Ronald: A Beacon of Hope for Uganda
Written by Randy Roberts, longtime CROSO supporter who traveled to Uganda last month on a CROSO trip
Washi Ronald’s enthusiasm is contagious from the moment you meet him. And thanks to his CROSO scholarship, I believe he will be a very successful lawyer and force for change in Ugandan society in the future. CROSO’s Executive Director Molly McCready and I were able to visit him at Islamic University in Uganda (Kampala campus) during our recent trip to Uganda.
Even driving to Ronald’s university where he is studying for his bachelor’s degree in law exemplified the challenges facing him and his country. The extreme poverty of the neighborhood immediately adjacent to the university is shocking, especially when it stands in stark contrast to modern 5 story buildings which house the various undergraduate programs. As we drove up the rutted, dirt road to the university, the homes were made of makeshift materials with no running water or interior bathrooms. People were cooking food over simple charcoal fires.
Ronald met us at the security gate and proudly showed us his school. As I am an attorney, we quickly bonded and had a lively discussion about his legal curriculum and university life. I was struck by his self-confidence and desire to succeed. When I asked about his future goals, Ronald immediately responded that he wanted to be a judge. Ronald appears to be a natural leader. Even though he is only in his first year at this university, he’s already running for office in the student government (called the guild) and set his sights on one of the top positions- chief justice!
The most compelling part of our visit is when Ronald described to me why he decided he wanted to be a lawyer. He explained that his father was accused of wrong-doing by a police officer in his hometown. According to Ronald, the police officer, because of his position with the government, and the corruption within the court system, was able to manipulate the court proceedings and his father was convicted and sentenced to prison. Ronald told me that his father was too poor to afford an attorney and was not provided one for his trial. He said that his father is still in prison. You could see the passion and determination in Ronald’s eyes as he told me about his father.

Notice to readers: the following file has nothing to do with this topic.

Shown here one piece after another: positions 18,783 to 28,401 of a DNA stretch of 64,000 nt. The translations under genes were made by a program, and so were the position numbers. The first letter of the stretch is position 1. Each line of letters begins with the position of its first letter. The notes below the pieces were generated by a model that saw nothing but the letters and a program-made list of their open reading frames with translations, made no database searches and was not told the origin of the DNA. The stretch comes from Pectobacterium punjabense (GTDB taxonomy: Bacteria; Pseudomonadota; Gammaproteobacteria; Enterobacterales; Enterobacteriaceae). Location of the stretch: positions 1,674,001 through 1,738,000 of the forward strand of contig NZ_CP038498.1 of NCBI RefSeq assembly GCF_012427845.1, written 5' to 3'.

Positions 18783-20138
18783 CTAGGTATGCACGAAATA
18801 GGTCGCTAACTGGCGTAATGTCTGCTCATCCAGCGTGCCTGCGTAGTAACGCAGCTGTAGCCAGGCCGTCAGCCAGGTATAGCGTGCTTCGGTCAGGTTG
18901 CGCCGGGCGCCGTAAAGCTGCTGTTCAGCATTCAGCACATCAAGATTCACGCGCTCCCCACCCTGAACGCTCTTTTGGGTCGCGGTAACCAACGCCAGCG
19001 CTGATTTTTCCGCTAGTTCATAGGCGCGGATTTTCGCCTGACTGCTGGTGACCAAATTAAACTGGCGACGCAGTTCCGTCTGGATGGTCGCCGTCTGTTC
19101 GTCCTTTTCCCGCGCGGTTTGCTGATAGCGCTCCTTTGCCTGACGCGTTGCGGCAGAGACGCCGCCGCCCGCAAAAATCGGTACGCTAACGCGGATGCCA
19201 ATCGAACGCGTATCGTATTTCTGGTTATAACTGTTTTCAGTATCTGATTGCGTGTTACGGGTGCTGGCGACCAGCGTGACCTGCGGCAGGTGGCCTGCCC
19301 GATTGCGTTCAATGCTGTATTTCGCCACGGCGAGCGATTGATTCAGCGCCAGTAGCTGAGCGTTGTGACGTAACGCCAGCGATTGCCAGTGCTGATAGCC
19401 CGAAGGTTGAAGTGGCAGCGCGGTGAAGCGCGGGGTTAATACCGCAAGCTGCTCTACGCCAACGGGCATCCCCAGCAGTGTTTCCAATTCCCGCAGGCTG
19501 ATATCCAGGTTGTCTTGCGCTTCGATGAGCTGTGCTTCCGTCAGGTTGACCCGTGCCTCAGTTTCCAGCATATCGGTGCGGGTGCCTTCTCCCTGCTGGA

Washi Ronald is a survivor of the streets and he is driven. Unlike law students in the US, he is required to wear a suit and tie to class every day, six days a week. And for a person of modest means, this type of discipline requires a sacrifice of both time and money. Ronald is more than up to face these challenges. It is clear that he wants Uganda to have a legal system that will provide justice and not allow unfair treatment like his father received. You cannot be around Ronald without feeling his happiness and gratitude for the legal education he is receiving. He clearly knows how fortunate he is to have this opportunity to become a lawyer.
Ronald is so conscientious and appreciative that I don’t think he will ever forget what he has been given (and will give back 10 fold). But if he ever did forget, he will be immediately reminded the moment he steps out of the security gate of Islamic University.
To learn more about Ronald or any of CROSO's other scholars, please visit: www.CROSO.org/scholars